The Charlotte News

SUNDAY, JUNE 27, 1937


No Ordinary Yardstick For Genius:

Pedagogue Barks At Poe

W. J. Cash For The Defense

Site ed. note: For three early Cash short stories plainly influenced by Poe, see Poetry and Fiction, accessible from the homepage.

MR. EDWARD SHANKS' "Edgar Allen Poe," published by Macmillan at $2.00, is a very good example of what happens when a man with an essentially pedagogic and moralizing sort of mind sets down to deal with genius. Mr. Shanks, indeed, almost denies that Poe had any genius, but that is only proof of Mr. Shanks' complete incompetence to deal with the man who is his subject.


What holds his attention in Poe is the man's lack of dignity and respectability. And he is so horrified by the thought that after a particularly disgusting drunk, Poe's clothes are described as having been "filthy," that he simply can't see the loveliness of "Helen thy beauty is to me..."

There is no doubt that Poe was in many respects a thoroughly shabby figure. And there is no doubt either that he had more than a little of the charlatan in him--that he was continually posing and strutting. He did his best to pass himself off as a man of great and esoteric learning, whereas, as Mr. Shanks demonstrates, he was at most only "half-educated." He was exceedingly careless about the truth when it interfered with his interest, or when he thought that a lie would aid his reputation. The whole story of his composition of the "Raven" is almost certainly fraudulent.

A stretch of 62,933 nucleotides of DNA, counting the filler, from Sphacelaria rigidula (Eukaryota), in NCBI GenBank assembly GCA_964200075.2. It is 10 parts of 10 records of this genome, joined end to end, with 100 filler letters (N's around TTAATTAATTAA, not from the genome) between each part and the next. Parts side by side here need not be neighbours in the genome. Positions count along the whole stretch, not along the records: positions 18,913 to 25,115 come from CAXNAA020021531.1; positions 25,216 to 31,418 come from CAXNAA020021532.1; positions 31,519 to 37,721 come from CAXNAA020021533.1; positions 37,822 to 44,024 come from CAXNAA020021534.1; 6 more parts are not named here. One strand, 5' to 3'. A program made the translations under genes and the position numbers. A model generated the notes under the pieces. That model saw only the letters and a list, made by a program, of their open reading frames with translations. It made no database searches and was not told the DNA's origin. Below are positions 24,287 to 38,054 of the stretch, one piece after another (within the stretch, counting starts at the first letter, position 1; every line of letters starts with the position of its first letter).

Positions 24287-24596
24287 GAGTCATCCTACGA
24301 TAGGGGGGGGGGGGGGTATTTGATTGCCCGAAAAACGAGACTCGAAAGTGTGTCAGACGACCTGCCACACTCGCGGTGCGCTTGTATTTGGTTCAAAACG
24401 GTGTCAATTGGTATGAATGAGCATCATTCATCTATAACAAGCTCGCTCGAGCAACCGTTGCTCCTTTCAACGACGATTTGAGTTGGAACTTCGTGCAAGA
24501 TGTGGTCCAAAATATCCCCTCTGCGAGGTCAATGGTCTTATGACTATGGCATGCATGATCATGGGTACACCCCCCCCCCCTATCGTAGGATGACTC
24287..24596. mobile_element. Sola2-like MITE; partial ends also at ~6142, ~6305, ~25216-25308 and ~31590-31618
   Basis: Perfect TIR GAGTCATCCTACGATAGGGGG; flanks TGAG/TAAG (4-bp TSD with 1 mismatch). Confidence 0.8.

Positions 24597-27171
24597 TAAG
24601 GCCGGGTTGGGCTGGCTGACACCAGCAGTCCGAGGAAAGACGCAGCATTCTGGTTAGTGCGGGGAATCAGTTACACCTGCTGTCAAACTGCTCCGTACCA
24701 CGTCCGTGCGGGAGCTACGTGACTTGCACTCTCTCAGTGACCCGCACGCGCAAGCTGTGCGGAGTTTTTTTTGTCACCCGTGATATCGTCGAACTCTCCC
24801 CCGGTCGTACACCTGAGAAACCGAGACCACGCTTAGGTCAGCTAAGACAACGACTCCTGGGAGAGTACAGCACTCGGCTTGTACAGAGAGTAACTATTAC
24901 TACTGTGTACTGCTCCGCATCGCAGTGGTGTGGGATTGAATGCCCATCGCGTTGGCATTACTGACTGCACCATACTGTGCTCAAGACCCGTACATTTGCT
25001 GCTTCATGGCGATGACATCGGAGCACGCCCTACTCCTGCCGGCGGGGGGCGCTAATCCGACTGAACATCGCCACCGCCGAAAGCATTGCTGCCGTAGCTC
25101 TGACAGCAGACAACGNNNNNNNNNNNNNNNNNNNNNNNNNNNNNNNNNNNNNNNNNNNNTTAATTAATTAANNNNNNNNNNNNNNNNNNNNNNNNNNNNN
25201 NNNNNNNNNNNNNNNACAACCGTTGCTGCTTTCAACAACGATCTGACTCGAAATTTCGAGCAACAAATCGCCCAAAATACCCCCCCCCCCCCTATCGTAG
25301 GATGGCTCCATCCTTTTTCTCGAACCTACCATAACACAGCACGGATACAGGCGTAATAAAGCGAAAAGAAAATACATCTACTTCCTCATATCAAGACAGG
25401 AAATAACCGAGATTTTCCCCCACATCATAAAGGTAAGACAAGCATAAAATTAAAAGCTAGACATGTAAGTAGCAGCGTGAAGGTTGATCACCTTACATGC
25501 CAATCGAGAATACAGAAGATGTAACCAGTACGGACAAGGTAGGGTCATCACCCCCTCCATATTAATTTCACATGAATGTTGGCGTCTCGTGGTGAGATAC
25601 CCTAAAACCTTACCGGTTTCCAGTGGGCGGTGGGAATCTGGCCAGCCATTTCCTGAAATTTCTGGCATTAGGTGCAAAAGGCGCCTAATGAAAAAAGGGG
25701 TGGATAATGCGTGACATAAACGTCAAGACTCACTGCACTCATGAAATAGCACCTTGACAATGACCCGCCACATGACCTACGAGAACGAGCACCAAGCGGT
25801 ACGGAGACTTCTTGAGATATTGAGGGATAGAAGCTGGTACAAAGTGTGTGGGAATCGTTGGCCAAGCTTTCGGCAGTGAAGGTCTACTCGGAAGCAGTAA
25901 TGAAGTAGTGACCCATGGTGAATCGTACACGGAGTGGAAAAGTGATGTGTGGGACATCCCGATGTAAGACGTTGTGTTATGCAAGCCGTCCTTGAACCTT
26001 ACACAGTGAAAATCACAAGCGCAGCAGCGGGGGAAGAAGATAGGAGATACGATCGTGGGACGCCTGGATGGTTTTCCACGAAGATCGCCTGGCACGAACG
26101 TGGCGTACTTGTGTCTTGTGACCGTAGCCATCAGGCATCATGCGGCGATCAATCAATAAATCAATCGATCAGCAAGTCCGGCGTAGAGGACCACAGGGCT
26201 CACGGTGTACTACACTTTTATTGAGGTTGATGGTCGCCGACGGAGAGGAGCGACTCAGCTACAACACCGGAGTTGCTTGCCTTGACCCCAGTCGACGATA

But it will not do to judge a man of Poe's stamp by the same standard which applies to bank clerks. A man of imagination first and above, he passed his days in the half-world of Arnheim, and in a constant effort to escape reality, to seize the beauty which has been the dream of men and the possession of none. And despite Mr. Shanks' efforts to make his work seem of no importance, he did produce sufficient beautiful and original works to justify fully his life. It does not matter to us now as to what manner of man Poe was in the flesh: he will never disturb us now by wanting to borrow five dollars or ten dollars, as he was always doing with his friends. All that matters is that he has left a little sheaf of verse which has few rivals for beauty, and that his stories promise to go on being excellent reading for a great many years. No genius of the first rank, probably, but still a genius--such he was.

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